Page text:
72(t) Distributions: Substantially Equal Payments
“The IRS has said that it's OK to take penalty-free withdrawals from a 401(k) plan if you're 5 years from retirement. What if you're younger than that but retire early with no other retirement savings or assets? Here's the IRS's rules in a nutshell:
- If you leave your job before you turn 55, you must take substantially equal periodic payments from your 401(k) or you pay the 10% penalty tax on the money.
- If you take substantially equal periodic payments (72(t) payments) from your 401(k), the payments must last for life – to infinity.
- The 72(t) payments must be made at or within three years of age 70. You need to continue taking the payments every year.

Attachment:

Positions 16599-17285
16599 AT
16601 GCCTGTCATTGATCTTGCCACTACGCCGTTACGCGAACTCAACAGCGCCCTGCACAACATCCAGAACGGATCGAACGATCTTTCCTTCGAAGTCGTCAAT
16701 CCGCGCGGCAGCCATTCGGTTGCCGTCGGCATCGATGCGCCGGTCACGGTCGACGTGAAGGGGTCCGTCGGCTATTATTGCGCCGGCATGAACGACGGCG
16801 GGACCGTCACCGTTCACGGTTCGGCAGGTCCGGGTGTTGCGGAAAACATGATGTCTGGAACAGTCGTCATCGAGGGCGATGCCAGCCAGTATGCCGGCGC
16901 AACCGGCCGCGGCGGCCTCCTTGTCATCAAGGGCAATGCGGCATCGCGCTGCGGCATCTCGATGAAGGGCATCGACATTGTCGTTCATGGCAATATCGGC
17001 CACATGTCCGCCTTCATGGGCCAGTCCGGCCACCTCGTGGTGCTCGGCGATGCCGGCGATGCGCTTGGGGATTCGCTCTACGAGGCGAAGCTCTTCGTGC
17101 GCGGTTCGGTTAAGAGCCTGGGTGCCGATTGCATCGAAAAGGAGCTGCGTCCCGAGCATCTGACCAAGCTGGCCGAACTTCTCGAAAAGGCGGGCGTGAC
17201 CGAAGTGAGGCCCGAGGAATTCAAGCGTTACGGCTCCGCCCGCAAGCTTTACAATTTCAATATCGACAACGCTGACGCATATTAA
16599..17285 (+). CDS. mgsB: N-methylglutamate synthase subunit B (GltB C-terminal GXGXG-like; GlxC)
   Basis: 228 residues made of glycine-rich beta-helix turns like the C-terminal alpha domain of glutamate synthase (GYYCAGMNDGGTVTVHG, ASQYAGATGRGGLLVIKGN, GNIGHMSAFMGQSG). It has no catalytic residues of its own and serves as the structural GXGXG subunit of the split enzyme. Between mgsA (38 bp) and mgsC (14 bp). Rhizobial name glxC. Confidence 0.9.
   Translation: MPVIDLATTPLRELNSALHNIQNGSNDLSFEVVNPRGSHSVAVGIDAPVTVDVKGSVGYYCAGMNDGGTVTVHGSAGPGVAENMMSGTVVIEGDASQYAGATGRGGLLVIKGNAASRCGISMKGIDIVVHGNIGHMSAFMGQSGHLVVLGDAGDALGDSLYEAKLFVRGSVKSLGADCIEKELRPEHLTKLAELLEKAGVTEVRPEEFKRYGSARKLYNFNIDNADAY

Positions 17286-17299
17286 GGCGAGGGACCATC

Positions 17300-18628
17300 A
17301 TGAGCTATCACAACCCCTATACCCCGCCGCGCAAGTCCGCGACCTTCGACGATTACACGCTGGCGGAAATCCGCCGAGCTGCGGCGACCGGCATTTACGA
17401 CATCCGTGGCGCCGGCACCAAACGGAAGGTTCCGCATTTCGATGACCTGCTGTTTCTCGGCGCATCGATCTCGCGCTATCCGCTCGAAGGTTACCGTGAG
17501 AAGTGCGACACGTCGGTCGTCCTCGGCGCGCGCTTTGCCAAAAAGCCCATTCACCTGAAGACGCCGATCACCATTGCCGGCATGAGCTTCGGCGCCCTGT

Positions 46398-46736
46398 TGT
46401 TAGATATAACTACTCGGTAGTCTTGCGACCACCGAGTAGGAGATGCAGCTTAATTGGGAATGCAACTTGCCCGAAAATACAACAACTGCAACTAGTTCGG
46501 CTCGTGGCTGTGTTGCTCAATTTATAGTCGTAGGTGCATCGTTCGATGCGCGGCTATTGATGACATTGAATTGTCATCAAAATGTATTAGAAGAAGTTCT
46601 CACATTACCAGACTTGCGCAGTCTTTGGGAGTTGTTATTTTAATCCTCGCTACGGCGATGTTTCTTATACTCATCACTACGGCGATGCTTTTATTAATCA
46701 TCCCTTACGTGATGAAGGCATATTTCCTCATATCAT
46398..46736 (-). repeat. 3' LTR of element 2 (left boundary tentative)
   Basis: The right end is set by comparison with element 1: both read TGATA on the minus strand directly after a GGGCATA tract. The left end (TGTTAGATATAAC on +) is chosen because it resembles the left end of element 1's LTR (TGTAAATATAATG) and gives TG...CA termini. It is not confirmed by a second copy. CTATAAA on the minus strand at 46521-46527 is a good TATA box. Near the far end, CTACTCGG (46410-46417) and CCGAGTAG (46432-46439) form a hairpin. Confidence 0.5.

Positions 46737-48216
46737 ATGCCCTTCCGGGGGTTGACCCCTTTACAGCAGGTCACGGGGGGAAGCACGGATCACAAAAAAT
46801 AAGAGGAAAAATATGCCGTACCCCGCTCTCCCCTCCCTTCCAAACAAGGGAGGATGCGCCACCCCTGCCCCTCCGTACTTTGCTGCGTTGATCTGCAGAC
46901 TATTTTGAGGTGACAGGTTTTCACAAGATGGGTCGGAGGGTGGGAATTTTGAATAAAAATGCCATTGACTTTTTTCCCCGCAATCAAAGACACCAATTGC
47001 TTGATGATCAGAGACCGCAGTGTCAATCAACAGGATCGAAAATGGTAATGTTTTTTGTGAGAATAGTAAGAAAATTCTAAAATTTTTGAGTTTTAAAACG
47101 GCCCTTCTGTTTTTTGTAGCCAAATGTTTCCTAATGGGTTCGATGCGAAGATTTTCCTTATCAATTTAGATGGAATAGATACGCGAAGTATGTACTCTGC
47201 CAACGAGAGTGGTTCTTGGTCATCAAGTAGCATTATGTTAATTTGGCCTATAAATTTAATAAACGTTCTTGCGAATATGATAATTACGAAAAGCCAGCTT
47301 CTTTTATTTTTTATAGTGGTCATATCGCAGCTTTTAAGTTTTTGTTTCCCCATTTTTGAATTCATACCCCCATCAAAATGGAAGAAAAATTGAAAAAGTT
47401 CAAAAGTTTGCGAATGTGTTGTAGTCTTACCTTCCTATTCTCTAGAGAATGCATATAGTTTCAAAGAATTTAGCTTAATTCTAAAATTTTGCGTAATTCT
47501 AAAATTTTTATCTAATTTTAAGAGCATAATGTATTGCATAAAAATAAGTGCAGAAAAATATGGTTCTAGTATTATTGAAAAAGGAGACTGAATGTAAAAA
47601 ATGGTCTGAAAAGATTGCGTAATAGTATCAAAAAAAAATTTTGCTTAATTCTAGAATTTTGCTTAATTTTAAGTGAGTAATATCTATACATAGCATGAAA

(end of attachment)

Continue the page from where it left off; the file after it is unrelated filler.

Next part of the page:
- The payments must be based on your life expectancy or the joint life expectancy of you and your beneficiary. A pension payment plan administrator can help you determine your life expectancy or your joint life expectancy.
- If you have an outstanding loan on your 401(k), the 72(t) payments must be made from the 401(k) account that holds the loan.
- You can't take a loan from your 401(k), and take 72(t) payments from a different account.
Separating From Service at Age 55 or Older
In certain situations, you might need to make an early withdrawal. Retirement-age individuals can typically receive early distributions from their 401(k) plans without incurring a penalty.
According to Internal Revenue Service (IRS) rules, if you are designated as “separate from service,” you can take an early distribution of any balance in the account, including both pretax and after-tax contributions, without incurring a 10% early-distribution penalty.
Note that the separation from service needs to have occurred after the individual attained age 55, and not just on account of the age of the account owner. The separation also needs to be permanent in nature.